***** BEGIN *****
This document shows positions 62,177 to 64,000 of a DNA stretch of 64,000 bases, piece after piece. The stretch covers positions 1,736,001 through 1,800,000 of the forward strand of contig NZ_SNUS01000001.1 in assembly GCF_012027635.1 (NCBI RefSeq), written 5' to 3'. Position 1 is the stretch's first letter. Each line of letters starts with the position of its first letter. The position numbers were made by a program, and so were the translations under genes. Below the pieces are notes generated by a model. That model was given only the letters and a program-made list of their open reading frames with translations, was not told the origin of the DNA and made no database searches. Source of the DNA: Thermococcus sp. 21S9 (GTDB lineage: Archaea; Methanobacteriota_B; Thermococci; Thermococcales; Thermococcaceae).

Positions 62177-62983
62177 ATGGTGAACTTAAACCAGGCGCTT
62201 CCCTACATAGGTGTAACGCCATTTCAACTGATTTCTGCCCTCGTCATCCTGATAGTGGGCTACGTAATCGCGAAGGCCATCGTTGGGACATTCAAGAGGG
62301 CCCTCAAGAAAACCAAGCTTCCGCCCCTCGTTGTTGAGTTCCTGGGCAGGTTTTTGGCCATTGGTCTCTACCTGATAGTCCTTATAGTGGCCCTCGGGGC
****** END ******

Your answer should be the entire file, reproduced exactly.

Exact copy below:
This document shows positions 62,177 to 64,000 of a DNA stretch of 64,000 bases, piece after piece. The stretch covers positions 1,736,001 through 1,800,000 of the forward strand of contig NZ_SNUS01000001.1 in assembly GCF_012027635.1 (NCBI RefSeq), written 5' to 3'. Position 1 is the stretch's first letter. Each line of letters starts with the position of its first letter. The position numbers were made by a program, and so were the translations under genes. Below the pieces are notes generated by a model. That model was given only the letters and a program-made list of their open reading frames with translations, was not told the origin of the DNA and made no database searches. Source of the DNA: Thermococcus sp. 21S9 (GTDB lineage: Archaea; Methanobacteriota_B; Thermococci; Thermococcales; Thermococcaceae).

Positions 62177-62983
62177 ATGGTGAACTTAAACCAGGCGCTT
62201 CCCTACATAGGTGTAACGCCATTTCAACTGATTTCTGCCCTCGTCATCCTGATAGTGGGCTACGTAATCGCGAAGGCCATCGTTGGGACATTCAAGAGGG
62301 CCCTCAAGAAAACCAAGCTTCCGCCCCTCGTTGTTGAGTTCCTGGGCAGGTTTTTGGCCATTGGTCTCTACCTGATAGTCCTTATAGTGGCCCTCGGGGC